I Know Who I Used To Be: But Who Am I Now?

By Dick Schmelzkopf

Copyright © 1999 - 2008 Dick Schmelzkopf


This is a true story about brain damage, cognitive deficit and impairment. This is my story of the wild swings between the unknown, elation, and depression. My story will help others by showing them how to handle these swings and how to create a new self.

For the last twenty years I had been a successful sales person in the hi-tech, computer arena. My life was the picture, of the American dream. A loving and supportive wife, both of us in good health, with a wonderful home and some extra money to do the things we wanted.

One Sunday I came down with a monster headache. The pain was so excruciating that we rushed to the hospital. We found this was due to a ruptured pituitary tumor. The situation demanded immediate brain surgery. I didn't know it then, but the old me was on the way out and the new me was about to be born.

I had to deal with the blood-curdling fear of being totally or partially impaired. Would I be a burden to my loved ones and friends? Most of all I was afraid for myself. I didn't want to live without what I thought of as quality of life.

When I woke up in ICU, I was confident that I had made it; everything would be okay. Little did I know the problems I was going to face. At that point, I was glad to be alive. The moment I could get out of bed, everything was different for me, my wife and the world. I had gone from the "American Dream" to my worst nightmare. I was dysfunctional. Major depression set in. My short and long term memory were disastrously impaired. I had lost some of my vision. My hand-eye coordination was substantially reduced. My sense of humor was totally nonexistent. My executive decision making skills and my planning capabilities were gone all together. In short, most of my cognitive abilities were seriously impaired. I didn't recognize myself. Who was I? What had I become?

I thought coping without these abilities would be impossible. It was obvious to me I could never be the professional that I had been. I'd be on medication for the rest of my life. I would have to take testosterone shots as well…I had lost my manhood. I felt I had lost everything. Should I end it, or go on?

The first years were spent in a perpetual state of negativity. With my wife's help, I finally awoke to realize an opportunity to create the new me. The first step was testing, lots of testing. This was to show me exactly what I had lost. The next step was rehabilitation. I was told it would be a long and arduous task. Probably never-ending.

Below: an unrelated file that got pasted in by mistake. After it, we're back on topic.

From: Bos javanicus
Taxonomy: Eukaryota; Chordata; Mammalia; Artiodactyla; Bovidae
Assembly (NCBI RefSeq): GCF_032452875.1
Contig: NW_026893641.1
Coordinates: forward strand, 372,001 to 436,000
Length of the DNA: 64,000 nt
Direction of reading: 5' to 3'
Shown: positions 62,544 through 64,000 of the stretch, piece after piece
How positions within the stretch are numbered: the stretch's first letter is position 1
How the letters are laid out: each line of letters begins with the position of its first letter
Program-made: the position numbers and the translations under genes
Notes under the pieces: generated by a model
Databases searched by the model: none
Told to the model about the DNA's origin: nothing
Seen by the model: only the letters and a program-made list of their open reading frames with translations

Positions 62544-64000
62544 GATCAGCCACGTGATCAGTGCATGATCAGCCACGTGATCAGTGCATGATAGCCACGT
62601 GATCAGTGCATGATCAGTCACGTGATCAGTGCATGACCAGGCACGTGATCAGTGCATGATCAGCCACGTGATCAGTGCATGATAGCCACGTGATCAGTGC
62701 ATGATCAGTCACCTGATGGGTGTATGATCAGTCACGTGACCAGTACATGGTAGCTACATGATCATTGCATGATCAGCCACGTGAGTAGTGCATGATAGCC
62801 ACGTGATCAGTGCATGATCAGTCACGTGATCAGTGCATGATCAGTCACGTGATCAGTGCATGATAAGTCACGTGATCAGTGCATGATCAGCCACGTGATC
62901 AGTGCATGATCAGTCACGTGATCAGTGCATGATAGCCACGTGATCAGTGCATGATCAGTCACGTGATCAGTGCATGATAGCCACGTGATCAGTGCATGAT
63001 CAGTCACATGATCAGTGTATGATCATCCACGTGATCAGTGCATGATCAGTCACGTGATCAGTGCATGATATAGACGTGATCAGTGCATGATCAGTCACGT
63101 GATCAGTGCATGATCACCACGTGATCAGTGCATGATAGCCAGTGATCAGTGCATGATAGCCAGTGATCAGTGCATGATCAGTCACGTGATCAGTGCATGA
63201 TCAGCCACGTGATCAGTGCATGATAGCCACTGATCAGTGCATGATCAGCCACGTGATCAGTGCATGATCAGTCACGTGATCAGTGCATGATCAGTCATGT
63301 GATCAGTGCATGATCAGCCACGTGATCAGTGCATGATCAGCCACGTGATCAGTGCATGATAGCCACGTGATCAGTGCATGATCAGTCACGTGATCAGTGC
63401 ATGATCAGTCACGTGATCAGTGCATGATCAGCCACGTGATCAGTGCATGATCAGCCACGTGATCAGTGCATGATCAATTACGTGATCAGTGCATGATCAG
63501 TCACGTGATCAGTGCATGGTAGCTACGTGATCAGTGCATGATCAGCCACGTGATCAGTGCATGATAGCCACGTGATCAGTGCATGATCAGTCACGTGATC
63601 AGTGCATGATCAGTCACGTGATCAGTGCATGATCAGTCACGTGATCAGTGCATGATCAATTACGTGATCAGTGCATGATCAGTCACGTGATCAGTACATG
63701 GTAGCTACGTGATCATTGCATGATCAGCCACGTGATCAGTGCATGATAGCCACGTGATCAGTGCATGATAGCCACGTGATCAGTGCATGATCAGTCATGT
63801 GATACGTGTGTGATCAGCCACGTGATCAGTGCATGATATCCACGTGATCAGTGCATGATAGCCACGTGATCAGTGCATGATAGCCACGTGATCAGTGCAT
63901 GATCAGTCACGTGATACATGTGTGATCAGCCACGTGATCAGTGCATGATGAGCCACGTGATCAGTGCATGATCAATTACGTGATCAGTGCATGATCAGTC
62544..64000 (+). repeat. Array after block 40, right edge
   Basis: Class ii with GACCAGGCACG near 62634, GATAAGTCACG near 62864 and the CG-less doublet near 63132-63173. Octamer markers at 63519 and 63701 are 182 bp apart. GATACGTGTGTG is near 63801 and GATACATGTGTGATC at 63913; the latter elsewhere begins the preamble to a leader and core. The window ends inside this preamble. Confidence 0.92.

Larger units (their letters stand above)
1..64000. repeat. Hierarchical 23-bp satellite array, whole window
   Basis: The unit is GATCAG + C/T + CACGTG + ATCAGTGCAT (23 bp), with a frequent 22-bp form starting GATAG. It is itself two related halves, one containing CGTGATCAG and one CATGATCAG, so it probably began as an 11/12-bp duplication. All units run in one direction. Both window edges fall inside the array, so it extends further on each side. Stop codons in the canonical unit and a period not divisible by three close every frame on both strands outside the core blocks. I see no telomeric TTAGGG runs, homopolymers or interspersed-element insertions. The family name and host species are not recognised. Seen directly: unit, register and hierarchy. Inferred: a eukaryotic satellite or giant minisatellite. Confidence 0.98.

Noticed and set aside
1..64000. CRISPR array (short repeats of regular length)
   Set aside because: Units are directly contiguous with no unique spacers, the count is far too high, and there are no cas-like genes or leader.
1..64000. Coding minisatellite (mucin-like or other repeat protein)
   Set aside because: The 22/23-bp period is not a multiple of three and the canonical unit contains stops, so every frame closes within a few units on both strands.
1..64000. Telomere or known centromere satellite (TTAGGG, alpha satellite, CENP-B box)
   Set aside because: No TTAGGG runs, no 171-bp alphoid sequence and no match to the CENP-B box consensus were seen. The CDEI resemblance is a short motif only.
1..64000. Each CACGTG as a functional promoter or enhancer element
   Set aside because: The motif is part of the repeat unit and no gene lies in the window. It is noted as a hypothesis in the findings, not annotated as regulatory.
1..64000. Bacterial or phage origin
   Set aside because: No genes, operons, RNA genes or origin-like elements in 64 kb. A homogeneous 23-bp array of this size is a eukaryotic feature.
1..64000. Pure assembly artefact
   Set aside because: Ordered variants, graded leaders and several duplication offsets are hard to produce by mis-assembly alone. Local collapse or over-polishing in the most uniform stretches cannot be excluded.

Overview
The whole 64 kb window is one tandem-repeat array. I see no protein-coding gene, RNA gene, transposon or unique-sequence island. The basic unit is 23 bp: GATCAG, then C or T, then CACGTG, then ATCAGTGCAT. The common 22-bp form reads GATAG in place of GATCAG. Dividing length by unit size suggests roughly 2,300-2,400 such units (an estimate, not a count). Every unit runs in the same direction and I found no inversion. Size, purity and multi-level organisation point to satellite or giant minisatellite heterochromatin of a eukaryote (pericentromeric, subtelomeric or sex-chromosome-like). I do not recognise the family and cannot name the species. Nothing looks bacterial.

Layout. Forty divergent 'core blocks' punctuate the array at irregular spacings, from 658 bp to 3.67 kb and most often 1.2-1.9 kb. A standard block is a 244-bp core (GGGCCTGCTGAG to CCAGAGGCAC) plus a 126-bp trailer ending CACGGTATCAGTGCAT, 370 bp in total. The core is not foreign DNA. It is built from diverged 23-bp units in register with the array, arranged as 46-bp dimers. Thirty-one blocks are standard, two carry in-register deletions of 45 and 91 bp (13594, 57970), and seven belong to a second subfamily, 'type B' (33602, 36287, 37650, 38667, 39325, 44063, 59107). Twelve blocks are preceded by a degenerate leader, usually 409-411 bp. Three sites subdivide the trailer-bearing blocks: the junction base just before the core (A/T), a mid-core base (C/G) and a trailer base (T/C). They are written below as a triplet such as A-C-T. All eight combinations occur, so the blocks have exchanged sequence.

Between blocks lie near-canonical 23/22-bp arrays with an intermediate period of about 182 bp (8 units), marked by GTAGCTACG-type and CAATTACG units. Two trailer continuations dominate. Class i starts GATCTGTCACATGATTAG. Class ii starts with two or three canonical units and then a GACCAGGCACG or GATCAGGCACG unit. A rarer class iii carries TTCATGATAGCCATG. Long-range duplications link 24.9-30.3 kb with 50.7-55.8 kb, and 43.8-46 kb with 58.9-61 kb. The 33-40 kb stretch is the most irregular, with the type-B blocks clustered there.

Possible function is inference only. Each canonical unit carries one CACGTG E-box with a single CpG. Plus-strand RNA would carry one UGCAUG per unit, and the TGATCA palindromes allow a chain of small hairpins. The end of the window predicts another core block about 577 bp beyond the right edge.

The elation I felt when I saw improvement, or got "atta-boys" from my counselors, was a new kind of high. The disgusted and irate feeling I got towards myself and my situation was previously unknown to me. I had to learn to deal with this new situation if I was to survive.

The overwhelming knowledge that the old me was gone forever was almost more than I could handle. Who was I now? Part of my rehabilitation has been to do creative writing. I have now finished my first book, a fantasy. My counselors at Project ReEntry, are elated. The delight of having a goal to be a writer is something I can grab on to. This is a foundation, something to build from. Something to shoot for. Having the total support of my wife and the Rehab folks is of the utmost importance.

Drooling is the culmination of a positive focus, in the process of creating the new me.

Book Review on Brain Damage.
Hilarious Insight into Brain Injury Recovery, September 26, 2001  
Reviewer: Richard Ferguson from San Antonio, Texas

This is not a boring review of a medical rehabilitation process. Rather, it is a collection of humorous anecdotes from the life of a person who has lived brain injury recovery and is willing to tell on himself, his loved ones and the professionals that worked with him. I laughed all the way through the book and was given a peek into what must be anything but a laughable situation. He has such a colorful way of describing his difficulties with recovery from his brain tumor surgery and invites you to laugh (and learn) along with him. If you know someone that has suffered a brain tumor, a stroke, or a car accident that has left them with serious brain functioning problems this is required reading.

Book review by Dr. Jim Barrick, Psychologist with 30 years experience.

How To Order

The number to call to get BRAIN DAMAGE is :
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You can purchase this book from if you wnat to buy it from an independent book retail outlet.

You can also purchase this book from Barnes & Noble.com if you wnat to buy it from an independent book retail outlet.

Dick Schmelzkopf interview on Dick's book. This is a MP3 file that is 76.64 MB.

Project ReEntry also has information on Dick's book. They do brain injury rehabilitation and have helped Dick on his road to recovery.

Head Injury Hotline is a non-profit clearinghouse founded and operated by head injury activists since 1985.

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You can purchase the Gambler's Book of Poetry By Scott Cool & Dick Schmelzkopf at the 1st Books web site.

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